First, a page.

Is it any surprise that the citizens of Herefordshire are paying so much for car parking, or that so little progress has been made to fix the problem, despite the trust's best efforts? Is it any surprise that cost inflation in the NHS has been running at twice the national level?
Let us take stock. The issue of car parking charges is a matter of public concern. Every year, thousands of vulnerable people are affected by the charges in Herefordshire alone. We must have a solution.
It is well known that PFI contractors have done very well over the years from the huge wave of spending that has taken place in the NHS. I therefore ask Sodexo and Semperian to sit down again with the hospital trust, open up the books, sharpen their pencils, pass on some efficiencies and work with the trust to craft a new agreement. For myself, I shall not let the matter rest until they do.
However, the deeper issue, here as elsewhere, lies in the impact of the PFI itself. It is almost as though these contracts were deliberately designed to impede public transparency and public accountability. The point is not to blame those who originally negotiated the Hereford contract; they were rightly delighted that the new hospital was being built, in a county traditionally starved of public investment. It was one of the earliest deals of its kind, and as with any new market it took time to develop the knowledge and safeguards of the public interest that existed in later deals.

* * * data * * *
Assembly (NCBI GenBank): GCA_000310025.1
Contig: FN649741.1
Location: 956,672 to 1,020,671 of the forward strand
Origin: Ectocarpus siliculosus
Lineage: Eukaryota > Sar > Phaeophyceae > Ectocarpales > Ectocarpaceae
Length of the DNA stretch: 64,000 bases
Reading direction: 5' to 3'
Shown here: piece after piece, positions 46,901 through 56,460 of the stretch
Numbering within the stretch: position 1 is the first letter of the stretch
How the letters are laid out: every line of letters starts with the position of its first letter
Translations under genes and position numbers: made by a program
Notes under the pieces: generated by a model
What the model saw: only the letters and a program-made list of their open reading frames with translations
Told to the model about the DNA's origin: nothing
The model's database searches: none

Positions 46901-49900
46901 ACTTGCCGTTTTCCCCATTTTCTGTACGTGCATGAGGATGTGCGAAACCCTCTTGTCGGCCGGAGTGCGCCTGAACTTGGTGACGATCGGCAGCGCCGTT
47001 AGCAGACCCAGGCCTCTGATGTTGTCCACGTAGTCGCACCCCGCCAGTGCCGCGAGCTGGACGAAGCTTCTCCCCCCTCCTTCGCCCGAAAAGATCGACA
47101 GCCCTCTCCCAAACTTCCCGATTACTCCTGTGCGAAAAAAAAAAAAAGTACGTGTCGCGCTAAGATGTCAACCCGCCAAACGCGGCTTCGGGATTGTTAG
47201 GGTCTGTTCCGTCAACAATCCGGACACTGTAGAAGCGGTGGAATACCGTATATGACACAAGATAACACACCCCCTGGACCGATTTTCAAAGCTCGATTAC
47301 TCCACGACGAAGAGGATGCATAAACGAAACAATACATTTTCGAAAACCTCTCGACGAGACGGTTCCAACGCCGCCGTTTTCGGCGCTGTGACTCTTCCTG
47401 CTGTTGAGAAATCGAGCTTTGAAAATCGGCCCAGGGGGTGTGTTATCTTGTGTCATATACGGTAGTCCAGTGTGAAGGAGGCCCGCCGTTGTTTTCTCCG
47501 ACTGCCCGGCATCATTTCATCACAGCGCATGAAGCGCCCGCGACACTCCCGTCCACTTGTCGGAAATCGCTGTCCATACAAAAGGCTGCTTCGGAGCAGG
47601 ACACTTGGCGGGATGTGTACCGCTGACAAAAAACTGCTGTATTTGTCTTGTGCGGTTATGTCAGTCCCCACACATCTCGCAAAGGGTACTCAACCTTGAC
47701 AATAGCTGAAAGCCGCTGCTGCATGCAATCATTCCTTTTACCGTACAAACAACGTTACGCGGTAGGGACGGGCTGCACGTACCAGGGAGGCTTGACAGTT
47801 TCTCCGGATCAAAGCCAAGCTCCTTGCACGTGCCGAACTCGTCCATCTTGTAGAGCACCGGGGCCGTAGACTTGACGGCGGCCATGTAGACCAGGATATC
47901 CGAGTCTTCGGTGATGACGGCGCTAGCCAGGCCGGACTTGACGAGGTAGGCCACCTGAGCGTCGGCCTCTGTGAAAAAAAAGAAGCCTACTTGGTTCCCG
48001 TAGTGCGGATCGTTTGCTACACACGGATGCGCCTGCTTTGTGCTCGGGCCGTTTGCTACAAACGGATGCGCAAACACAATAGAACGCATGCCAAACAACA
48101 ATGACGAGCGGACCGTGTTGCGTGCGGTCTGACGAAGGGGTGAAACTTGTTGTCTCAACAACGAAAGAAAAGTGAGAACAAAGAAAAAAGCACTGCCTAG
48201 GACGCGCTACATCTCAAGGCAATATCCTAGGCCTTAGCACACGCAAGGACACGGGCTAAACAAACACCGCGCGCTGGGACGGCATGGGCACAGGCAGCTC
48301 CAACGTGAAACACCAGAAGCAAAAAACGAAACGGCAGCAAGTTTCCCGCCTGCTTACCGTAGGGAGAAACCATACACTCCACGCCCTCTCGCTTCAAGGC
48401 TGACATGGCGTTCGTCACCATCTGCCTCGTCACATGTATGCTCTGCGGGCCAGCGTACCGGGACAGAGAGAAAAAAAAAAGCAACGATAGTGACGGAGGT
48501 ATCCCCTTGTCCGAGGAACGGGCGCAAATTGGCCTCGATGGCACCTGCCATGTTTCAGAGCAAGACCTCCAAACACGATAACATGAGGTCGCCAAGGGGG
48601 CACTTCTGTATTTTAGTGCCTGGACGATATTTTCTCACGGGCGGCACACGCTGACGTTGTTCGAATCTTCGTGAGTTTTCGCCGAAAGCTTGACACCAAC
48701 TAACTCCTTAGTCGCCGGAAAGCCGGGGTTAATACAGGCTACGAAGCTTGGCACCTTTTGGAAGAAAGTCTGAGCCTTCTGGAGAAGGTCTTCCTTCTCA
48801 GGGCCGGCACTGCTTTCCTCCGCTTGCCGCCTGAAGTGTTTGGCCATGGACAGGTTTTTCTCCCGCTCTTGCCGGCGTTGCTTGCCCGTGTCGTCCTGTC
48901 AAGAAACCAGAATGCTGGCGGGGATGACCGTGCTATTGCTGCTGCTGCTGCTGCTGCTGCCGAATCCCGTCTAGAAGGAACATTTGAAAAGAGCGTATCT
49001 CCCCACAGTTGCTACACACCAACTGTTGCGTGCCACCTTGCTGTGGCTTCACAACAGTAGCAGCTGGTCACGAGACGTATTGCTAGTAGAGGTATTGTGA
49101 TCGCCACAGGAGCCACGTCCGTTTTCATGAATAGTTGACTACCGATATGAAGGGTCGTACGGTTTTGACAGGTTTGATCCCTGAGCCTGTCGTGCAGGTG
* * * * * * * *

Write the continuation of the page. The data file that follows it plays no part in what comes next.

But if we look more broadly, we see some staggering ironies. The PFI was used to protect the last Government's much-vaunted fiscal rules, only for the same rules to be spectacularly smashed anyway, as their spending boom gave us the longest and deepest recession on record. Secondly, the early PFI consortiums were actively encouraged by the Government to take on service provision
so that their debt could be put off balance sheet. The result has arguably been to impose hundreds of millions of pounds of unnecessary costs on the NHS, while the Office for National Statistics has started to look at bringing the same debt on to the national balance sheet anyway. You could not make it up, Mr Speaker. Thirdly, the PFI has put car parking and other services beyond the scope of public accountability, while the structure of the contracts prevents hospital trusts from having the very information they need to renegotiate the contracts themselves.